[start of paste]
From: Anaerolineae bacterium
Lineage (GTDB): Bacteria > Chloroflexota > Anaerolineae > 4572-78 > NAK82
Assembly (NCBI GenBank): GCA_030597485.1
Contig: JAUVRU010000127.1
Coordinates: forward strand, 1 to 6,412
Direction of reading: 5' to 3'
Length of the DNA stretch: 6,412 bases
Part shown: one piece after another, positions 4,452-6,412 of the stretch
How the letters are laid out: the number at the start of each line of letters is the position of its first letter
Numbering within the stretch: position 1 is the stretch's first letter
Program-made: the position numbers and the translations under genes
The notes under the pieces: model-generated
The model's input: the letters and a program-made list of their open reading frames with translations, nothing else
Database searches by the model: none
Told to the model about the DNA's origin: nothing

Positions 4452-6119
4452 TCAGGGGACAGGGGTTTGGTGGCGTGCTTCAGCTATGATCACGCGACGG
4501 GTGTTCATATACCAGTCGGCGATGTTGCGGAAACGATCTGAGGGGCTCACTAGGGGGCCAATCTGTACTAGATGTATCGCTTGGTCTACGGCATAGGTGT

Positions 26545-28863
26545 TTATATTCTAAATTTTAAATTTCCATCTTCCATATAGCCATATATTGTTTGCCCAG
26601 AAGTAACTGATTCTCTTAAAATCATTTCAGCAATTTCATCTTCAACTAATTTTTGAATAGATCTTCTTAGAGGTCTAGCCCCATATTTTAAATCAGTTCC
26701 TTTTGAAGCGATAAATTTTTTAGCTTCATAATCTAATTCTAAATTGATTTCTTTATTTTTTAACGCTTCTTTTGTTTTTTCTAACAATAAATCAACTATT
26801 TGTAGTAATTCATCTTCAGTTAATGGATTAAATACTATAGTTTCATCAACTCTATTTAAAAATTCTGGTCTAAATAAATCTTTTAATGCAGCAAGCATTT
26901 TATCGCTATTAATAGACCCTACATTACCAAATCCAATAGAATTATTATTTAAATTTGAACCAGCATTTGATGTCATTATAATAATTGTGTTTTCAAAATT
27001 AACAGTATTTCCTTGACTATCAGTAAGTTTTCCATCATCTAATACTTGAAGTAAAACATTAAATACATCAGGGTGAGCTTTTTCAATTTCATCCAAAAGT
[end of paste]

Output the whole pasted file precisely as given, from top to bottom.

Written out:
From: Anaerolineae bacterium
Lineage (GTDB): Bacteria > Chloroflexota > Anaerolineae > 4572-78 > NAK82
Assembly (NCBI GenBank): GCA_030597485.1
Contig: JAUVRU010000127.1
Coordinates: forward strand, 1 to 6,412
Direction of reading: 5' to 3'
Length of the DNA stretch: 6,412 bases
Part shown: one piece after another, positions 4,452-6,412 of the stretch
How the letters are laid out: the number at the start of each line of letters is the position of its first letter
Numbering within the stretch: position 1 is the stretch's first letter
Program-made: the position numbers and the translations under genes
The notes under the pieces: model-generated
The model's input: the letters and a program-made list of their open reading frames with translations, nothing else
Database searches by the model: none
Told to the model about the DNA's origin: nothing

Positions 4452-6119
4452 TCAGGGGACAGGGGTTTGGTGGCGTGCTTCAGCTATGATCACGCGACGG
4501 GTGTTCATATACCAGTCGGCGATGTTGCGGAAACGATCTGAGGGGCTCACTAGGGGGCCAATCTGTACTAGATGTATCGCTTGGTCTACGGCATAGGTGT

Positions 26545-28863
26545 TTATATTCTAAATTTTAAATTTCCATCTTCCATATAGCCATATATTGTTTGCCCAG
26601 AAGTAACTGATTCTCTTAAAATCATTTCAGCAATTTCATCTTCAACTAATTTTTGAATAGATCTTCTTAGAGGTCTAGCCCCATATTTTAAATCAGTTCC
26701 TTTTGAAGCGATAAATTTTTTAGCTTCATAATCTAATTCTAAATTGATTTCTTTATTTTTTAACGCTTCTTTTGTTTTTTCTAACAATAAATCAACTATT
26801 TGTAGTAATTCATCTTCAGTTAATGGATTAAATACTATAGTTTCATCAACTCTATTTAAAAATTCTGGTCTAAATAAATCTTTTAATGCAGCAAGCATTT
26901 TATCGCTATTAATAGACCCTACATTACCAAATCCAATAGAATTATTATTTAAATTTGAACCAGCATTTGATGTCATTATAATAATTGTGTTTTCAAAATT
27001 AACAGTATTTCCTTGACTATCAGTAAGTTTTCCATCATCTAATACTTGAAGTAAAACATTAAATACATCAGGGTGAGCTTTTTCAATTTCATCCAAAAGT